Robby Bell might be flying different colors in 2017.
Robby Bell might be flying different colors in 2017.

We’ve been hearing rumors that the Purvines off road team will switch camps in 2017. The team, which is owned and managed by Ron Purvines, is said to be mounted on Yamaha next year. Additionally, the team might have a new member in Gary Sutherlin. Jeremy Purvines, Axle Pearson and Nick Burson will probably return. There might also be involvement with Cooper and Destry Abbott. Justin Wallis, who has been Beta’s  rising star in the WORCS series, will probably say on a Beta because his arrangement is directly with Beta, not with Purvines. There might also be some new blood in the off-road world, as Suzuki and Honda might be coming in with new teams in 2017. There has been some talk that Robby Bell will be on a Suzuki. In Big Six news, that series is said to be increasing its Pro purse at most rounds, and is considering a two-race format. Nothing is solid yet.



The ISDE will kick off Tuesday in Navarra, Spain. This is the fourth time that the event has been in Spain. Here are some fast facts.

Last year, the results were a mess at the end of the event. Several riders had missed a checkpoint, including American and French Trophy team members. Those riders were penalized, then the penalty was overturned, then, weeks later, the penalty was reinstated. That had a profound effect on the winning Trophy Team. In the end, Australia was declared the winner.

Ryan Sipes was above all the controversy. He became the first American to win the individual overall. Several Americans had previously won a class (Bud Ekins and Kurt Caselli), and the U.S. had won the Junior World championship in 1991, in 2006 and again in 2014. However, the U.S. has never done better than second in the World Trophy, which is the biggest honor of all. Last year, we were down two riders in the end.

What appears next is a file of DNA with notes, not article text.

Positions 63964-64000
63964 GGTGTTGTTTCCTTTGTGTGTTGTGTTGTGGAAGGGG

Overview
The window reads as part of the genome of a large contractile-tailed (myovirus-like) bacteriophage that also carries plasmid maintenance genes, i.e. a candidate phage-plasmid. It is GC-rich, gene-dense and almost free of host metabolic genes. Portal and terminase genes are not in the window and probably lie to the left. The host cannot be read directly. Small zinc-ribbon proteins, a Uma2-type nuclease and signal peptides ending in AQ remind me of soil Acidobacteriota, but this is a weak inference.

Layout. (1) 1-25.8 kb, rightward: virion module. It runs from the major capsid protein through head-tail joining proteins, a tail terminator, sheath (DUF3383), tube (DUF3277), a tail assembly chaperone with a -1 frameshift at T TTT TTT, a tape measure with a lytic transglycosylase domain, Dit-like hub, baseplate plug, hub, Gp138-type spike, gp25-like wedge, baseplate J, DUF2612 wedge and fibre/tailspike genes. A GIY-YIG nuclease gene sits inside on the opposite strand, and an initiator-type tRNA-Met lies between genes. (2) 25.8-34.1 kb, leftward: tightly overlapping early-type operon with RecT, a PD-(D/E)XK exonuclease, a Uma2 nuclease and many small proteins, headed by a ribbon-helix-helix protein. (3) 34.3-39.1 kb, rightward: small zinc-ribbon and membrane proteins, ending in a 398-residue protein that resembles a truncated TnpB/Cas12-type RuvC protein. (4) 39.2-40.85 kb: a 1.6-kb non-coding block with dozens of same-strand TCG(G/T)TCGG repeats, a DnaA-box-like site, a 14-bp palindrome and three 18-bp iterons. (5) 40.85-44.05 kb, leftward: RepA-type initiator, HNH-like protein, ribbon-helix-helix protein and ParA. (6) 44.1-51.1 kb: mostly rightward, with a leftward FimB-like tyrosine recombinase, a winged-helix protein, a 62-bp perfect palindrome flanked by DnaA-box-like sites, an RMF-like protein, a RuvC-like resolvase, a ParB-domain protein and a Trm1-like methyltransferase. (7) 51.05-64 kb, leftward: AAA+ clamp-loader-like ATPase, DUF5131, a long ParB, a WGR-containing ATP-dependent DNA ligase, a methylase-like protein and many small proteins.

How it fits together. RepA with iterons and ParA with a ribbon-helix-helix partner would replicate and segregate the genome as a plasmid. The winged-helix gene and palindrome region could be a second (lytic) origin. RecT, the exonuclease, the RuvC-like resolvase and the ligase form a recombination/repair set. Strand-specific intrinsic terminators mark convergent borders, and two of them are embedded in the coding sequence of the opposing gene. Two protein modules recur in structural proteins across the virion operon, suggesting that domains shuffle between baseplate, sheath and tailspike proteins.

For 2017, new rules are in effect. The Trophy Team from each country will consist of four riders instead of six. The Junior Trophy now has three members instead of four. Club teams will remain at three. The original plan was to have Kailub Russell, Thad DuVall, Taylor Robert and last year’s champion, Ryan Sipes on the U.S. Trophy Team. That fell apart last week when Sipes was injured. There has been no official announcement yet, but the expectation is that either Steward Baylor or his brother Grant will be moved up to the Trophy Team from the Junior Trophy Team. Layne Michaels will probably be added to the Junior Team, joining newly crowned XC2 Champion Trevor Bollinger and the remaining Baylor brother. The banner above will take you to the official website of the promoter.


Ryan Dudek has been on more winning 24 Hour teams than anyone. This year, he's on a Honda with the Ox boys.
Ryan Dudek has been on more winning 24 Hour teams than anyone. This year, he’s on a Honda with the Ox boys.

Gary Jones and I got together this week to lay out the 2016 JBC 24 Hours of Glen Helen. Each year we set up the course, which is actually fun, mostly. It will be just under 10 miles around, and will use the National track, the REM track, the Lucas Oil Stadium and part of the Glen Helen Regional park. This is a particularly difficult year because of the lack of rainfall. We can only made new trails on the ridges that surround Glen Helen after we receive the gift of moisture, which hasn’t happened. So much of the course will be similar to the 10 Hours of Glen Helen, from last spring. It still should be a fun race. The reaining champion team of Ox Motorsports will be back with Colton Udall, Justin Jones, Mark Samuels and Ryan Dudek. Dudek, by the way, has been on more winning 24-hour teams than any other rider.

See you next time,


Ron Lawson